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Detroit’s Zo! releases new R&B album, prepares for homecoming show

Zo!     COURTESY PHOTO

Zo! COURTESY PHOTO

By Steve Furay
Special to the Michigan Citizen

DETROIT — Detroit’s own Zo!, a soulful R&B music composer and master hip hop producer, has released a new album and is getting ready for a triumphant return to his hometown with a live performance June 29 at 8 p.m.

Critics and fans are celebrating his newest release, making this show a highly anticipated summer performance.

The show will be at the Elizabeth Theater at The Park Bar, located at 2040 Park Ave. in downtown Detroit.

“ManMade” is Zo!’s latest full-length album, released May 21, following his 2010 release “SunStorm.”

He shot a video for the song “Count to Five” featuring guests Gwen Bunn and Phonte, and the exposure has helped the album reach the Billboard New Artist and R&B sales charts for three weeks, marking the first time he’s been on the charts.

“The response has been great. I’m really, really happy with how things are starting to shape up,” says Zo! “I guess my thing now is I’m curious where the album and where the music is going to take me to. It’s going to be fun.”

“ManMade” is filled with the lush, soulful sounds that are a signature of the Motown experience. Tight bass and drum rhythms create a strong foundation for the keys and vocal melodies, a classic funk sound from an authentic Detroit musician, who now resides in Maryland.

For the past several years, Zo! has also worked with the songwriting collective known as Foreign Exchange. This group was founded by producer Nicolay from The Netherlands and Phonte of the North Carolina hip hop group Little Brother. Their critical acclaim has given Zo! a global reach with his music.

“Foreign Exchange has a huge following on the road,” he says. “It’s given me more visibility, being able to utilize the channels that they have. Distribution wise, it gets my music to more ears.

“On the flip, I also benefit them as well, being the music director of the live show and also being able to come through on the instrumentals on Foreign Exchange as well as co-production.”

Zo! has carried his Detroit roots throughout his travels and says he is continuously inspired by the legacy of musicians from his home city.

“We have so much pride, especially when we leave,” says Zo! “I think that that helps me with my music, because I make music with a chip on my shoulder. A lot of it parallels with some of our attitude, carrying that pride around with us. It definitely influences you that way. You kind of feel like you’re carrying the torch for your home city, your home state.”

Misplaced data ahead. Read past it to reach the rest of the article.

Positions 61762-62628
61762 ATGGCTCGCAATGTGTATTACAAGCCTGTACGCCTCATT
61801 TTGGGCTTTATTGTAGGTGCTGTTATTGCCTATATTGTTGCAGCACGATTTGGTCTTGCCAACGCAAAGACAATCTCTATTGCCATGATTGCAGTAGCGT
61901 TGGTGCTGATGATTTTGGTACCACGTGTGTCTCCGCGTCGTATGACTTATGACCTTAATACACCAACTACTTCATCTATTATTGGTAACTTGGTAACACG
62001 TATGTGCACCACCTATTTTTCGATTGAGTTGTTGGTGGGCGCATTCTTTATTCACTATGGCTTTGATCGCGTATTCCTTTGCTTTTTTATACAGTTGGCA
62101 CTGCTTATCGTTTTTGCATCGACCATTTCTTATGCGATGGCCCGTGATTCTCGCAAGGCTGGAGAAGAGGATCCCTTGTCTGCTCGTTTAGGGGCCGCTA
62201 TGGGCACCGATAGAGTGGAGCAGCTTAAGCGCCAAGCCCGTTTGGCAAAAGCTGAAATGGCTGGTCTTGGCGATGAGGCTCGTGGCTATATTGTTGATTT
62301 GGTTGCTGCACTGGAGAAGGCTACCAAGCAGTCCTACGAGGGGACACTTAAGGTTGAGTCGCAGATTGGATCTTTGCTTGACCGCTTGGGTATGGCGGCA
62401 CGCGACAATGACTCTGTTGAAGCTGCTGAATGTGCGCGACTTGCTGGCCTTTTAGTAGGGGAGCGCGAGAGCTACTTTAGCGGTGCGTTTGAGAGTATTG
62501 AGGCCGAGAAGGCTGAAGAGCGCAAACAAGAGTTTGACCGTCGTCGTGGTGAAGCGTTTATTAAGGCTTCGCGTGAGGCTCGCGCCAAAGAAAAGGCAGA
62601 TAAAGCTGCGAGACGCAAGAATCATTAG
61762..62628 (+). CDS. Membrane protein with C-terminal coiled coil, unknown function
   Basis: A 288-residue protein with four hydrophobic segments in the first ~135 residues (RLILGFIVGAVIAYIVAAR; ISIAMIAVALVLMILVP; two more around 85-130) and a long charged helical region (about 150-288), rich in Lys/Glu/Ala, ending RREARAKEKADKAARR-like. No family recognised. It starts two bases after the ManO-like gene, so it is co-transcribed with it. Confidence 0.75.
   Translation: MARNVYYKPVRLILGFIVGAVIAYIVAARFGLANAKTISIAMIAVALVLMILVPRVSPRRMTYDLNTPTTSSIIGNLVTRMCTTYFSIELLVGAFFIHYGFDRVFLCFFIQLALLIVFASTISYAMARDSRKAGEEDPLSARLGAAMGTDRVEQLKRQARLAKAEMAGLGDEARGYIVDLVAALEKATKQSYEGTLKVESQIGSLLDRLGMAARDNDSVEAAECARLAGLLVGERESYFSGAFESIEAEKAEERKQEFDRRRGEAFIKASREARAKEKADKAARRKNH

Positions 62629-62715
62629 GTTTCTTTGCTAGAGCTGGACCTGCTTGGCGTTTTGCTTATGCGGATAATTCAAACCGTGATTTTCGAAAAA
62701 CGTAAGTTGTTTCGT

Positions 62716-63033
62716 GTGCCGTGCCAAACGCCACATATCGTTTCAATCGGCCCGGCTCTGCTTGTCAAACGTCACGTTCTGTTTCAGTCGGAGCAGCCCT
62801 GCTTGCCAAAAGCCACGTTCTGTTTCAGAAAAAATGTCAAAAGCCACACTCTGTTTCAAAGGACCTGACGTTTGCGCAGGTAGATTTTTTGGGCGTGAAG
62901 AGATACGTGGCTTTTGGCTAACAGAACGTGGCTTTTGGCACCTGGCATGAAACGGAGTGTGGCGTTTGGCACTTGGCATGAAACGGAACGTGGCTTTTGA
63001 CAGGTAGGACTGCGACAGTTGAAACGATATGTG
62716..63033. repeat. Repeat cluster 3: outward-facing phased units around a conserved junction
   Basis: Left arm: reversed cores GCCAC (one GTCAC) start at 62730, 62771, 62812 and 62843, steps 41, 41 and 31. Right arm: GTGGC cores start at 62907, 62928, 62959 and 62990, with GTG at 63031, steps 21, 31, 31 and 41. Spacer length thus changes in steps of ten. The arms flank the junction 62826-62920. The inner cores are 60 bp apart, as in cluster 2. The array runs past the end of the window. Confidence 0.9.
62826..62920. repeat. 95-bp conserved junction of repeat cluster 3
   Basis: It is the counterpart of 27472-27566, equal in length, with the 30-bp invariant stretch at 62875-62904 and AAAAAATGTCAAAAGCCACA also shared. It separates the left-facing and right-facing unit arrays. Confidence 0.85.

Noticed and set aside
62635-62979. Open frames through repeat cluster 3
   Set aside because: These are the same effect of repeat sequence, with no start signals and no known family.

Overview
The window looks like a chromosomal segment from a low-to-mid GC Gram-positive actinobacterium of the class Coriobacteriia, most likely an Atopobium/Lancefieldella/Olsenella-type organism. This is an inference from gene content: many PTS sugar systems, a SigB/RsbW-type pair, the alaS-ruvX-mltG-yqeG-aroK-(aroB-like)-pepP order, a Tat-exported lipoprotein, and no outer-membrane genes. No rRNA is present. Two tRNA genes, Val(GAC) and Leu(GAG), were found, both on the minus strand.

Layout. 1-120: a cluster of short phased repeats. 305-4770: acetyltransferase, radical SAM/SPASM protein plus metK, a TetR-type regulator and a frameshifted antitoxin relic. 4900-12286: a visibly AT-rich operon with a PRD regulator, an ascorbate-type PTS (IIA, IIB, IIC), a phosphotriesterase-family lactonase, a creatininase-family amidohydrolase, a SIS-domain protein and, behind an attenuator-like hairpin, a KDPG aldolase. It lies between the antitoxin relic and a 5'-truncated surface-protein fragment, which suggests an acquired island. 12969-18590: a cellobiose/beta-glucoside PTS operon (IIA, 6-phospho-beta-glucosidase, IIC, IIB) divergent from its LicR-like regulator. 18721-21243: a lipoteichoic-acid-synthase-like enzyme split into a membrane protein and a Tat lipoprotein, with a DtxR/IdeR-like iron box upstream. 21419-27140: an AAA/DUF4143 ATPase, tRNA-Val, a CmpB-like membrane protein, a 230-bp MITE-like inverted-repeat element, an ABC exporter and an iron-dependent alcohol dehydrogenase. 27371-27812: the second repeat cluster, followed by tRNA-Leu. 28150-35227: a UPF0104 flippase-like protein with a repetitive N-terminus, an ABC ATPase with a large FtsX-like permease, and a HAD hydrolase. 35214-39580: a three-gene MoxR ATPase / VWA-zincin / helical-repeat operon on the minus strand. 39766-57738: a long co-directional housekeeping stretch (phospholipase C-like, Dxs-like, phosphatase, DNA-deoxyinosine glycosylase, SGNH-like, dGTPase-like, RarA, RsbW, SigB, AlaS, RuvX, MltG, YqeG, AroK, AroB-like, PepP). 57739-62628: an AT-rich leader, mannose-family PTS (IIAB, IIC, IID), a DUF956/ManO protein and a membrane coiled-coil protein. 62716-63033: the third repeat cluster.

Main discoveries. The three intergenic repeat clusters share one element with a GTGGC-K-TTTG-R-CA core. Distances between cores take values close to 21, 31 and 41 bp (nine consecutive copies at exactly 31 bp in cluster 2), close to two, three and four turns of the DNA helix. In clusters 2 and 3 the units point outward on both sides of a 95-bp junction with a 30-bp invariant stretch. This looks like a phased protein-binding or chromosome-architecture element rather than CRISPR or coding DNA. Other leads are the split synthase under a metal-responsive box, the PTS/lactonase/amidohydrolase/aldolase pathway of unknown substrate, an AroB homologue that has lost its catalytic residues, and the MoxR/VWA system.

Through his travels, he has witnessed firsthand the importance of Detroit music culture on global audiences and understands that representing his city positively is a responsibility.

“When people talk about it, the first thing they want to do is drop you some negative stuff,” he says. “Touring with Foreign Exchange and going overseas, you want to wear that hat. It’s something that people can look on as being positive, something good that’s coming out of that city as a whole, so it’s definitely something that I wear with pride and when I talk about where I come from. I think it’s important.”

Over the years, he has maintained a signature soul music style, blending influences from his international collaborations. But the vibration from his Detroit peers remains special to him.

“I was talking with one of my homeboys last week,” he says, “when you’re outside the city, how you can kind of tell when somebody is from Detroit within the first five minutes or so in talking with them. It’s almost like a rhythm that we have. It is soulful, it moves along a beat and you can easily pick it up with other people.”

Like most modern hip hop and R&B artists in Detroit, Zo! was influenced by the late J Dilla. The day he moved away to Maryland in 2006 was the same day that Dilla had passed.

“One of my boys called, and he was in tears,” says Zo! “I met him once. I never knew Dilla, but just the way you connect with someone’s music, I feel like I knew him. When he passed, I had never felt like that type of devastation for somebody that I didn’t actually know.”

But after Dilla’s loss, Zo! and the other talented artists in the city became next in line to craft the future of Motown’s musical legacy.

“One of my boys put me at ease, like ‘nah man, I feel like it’s a changing of the guard, almost like a passing of the torch.’ That’s kind of how I felt, with his music being such an inspiration to my music and my wanting to create music, that’s how I took it like grabbing a torch and running with it.”

Zo! says he looks forward to his trip home to Detroit and the hometown audience being there to support him.

“We come together when need be, that’s for sure,” says Zo! “I’m just looking forward to coming home.”

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